On opening the wardrobe, we can see layers of images, quotations, fabric, coloured tissue papers, sequins, beads etc; yet again representative of the complex layers of Kahlo’s life. Inside there are also  photographs, medallions  and  artefacts in memory of both Frida and Diego.

Inside back of the wardrobe has an image of the sophisticated wealthy skeleton icon known to all Mexicans as La Catrina.

My metaphor for the things each and everyone of us hide in the cupboards or drawers.

I Drown My Sorrows But the Bastards Learned to Swim

Beneath the glass top of this coffee table are dozens if not hundreds of tiny images relating to Kahlo, her work, her words, intermingled with images from the Day of the Dead. Frida’s quotes have been cut and separated forming a little game of search. I imagine sitting at the table having a cup of coffee and looking and peering at words, pictures and beads; one’s eye wandering from one to another, drawing one in.

The Fly

A pretty Little Velvet Victorian style chair and Standard Lamp and Shade.

Detail I have taken from Kahlo’s ’The Flower Basket’ 1941 which she painted for an ex-lover of Rivera’s, as proof of Kahlo’s forgiveness, (after they had remarried).

The ‘Fly’ is a piece of jewellery shown inset of the white flower.

La Catrina

A Rag - Rug Wall Hanging, depicting ‘La Catrina’ is the skeleton of an upper class woman and one of the most popular figures of the Day of the Dead celebrations, which occur over the two days, November 1st and 2nd, corresponding with the Catholic Holy Days of All Saints Day and all Souls Day.  La Catrina was brought to notoriety by Jose Guadeloupe Posada a well known Mexican cartoonist 1852-1913 in his etchings.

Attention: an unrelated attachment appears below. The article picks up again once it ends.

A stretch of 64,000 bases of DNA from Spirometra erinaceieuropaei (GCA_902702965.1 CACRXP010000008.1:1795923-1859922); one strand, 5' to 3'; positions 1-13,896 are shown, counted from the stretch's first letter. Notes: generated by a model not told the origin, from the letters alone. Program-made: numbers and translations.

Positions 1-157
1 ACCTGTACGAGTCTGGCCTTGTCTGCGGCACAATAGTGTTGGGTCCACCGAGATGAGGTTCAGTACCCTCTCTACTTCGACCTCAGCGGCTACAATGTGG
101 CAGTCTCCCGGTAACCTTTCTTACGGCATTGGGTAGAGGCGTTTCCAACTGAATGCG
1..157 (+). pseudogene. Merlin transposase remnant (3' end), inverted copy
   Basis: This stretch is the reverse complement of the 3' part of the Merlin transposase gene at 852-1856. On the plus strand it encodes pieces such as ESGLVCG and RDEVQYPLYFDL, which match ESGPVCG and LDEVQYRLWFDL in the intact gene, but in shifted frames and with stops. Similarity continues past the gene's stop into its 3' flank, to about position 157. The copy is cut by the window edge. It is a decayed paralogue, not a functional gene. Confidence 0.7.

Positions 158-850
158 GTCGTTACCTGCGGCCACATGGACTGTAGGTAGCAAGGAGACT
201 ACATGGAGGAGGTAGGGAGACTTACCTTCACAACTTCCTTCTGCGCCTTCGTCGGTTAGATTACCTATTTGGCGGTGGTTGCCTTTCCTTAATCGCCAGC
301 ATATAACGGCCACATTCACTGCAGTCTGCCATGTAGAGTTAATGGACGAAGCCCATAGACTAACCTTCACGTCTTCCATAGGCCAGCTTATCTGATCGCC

This Rag - Rug took many, many hours to complete; working with black I found distorted my vision and was most difficult to work with; 

...and of course I am her namesake.

Bird in a Gilded Cage

Acrylic on satin; Rag-rug surrounding on seat, on barley twist early 20th cent. dining chairs with basket weave panel at the back and gold leaf embellishment.

Sunflower taken from Kahlo’s ‘The Flower Basket’ .

In these works I decided to try something different with the rag rug process, I found it quite delightful, I have never seen chair seats covered with this technique; together I feel these two pieces represent small thrones, each has a small pendant, F for Frida, D for Diego.

Through the basket weave backs of the chairs, tiny gold birds peep as if they are confined in a cage.

Kahlo often used birds in her work as metaphors it seems to me she often felt as a trapped bird would.

Maybe Diego also felt entrapped.

‘Feather Chair’



The Two Fridas








Inset Left: The Two Fridas 1939.

Inset: Me & my parrots 1941.

Inset: Tehuana 1943.

Inset: Self portrait  with Thorn necklace and Humming Bird. 1940.

The Two Fridas

This is a dressing table which I  have named ‘The Two Fridas’ after Kahlo’s work of the same name.  This was probably one of Frida’s largest pieces, and is regarded as her masterpiece.

The painting shows two images of herself; the one depicting her sadness due to the separation from Diego; the other Frida is dressed in traditional costume; the amulet in her hand is giving life; in the other the scissors are shown cutting the artery and therefore draining her lifeblood away.

In my depiction one half of the dressing table has a different skirt to the other. Red velvet lining the drawers representing ‘Blood, Life and Love’. Upon the table surface we can see letters, and personal possessions, that the artist would probably have used; painting utensils and photographs of herself and Diego. I layered images and artefacts representing the complex life and loves of Kahlo.


Inset Left: I am a poor little deer. 1946.

Inset Left: What The Water Gave Me. 1938.

Inset Upper Left: The Basket of Flowers. 1941.

© 2011 Katrina Atkinson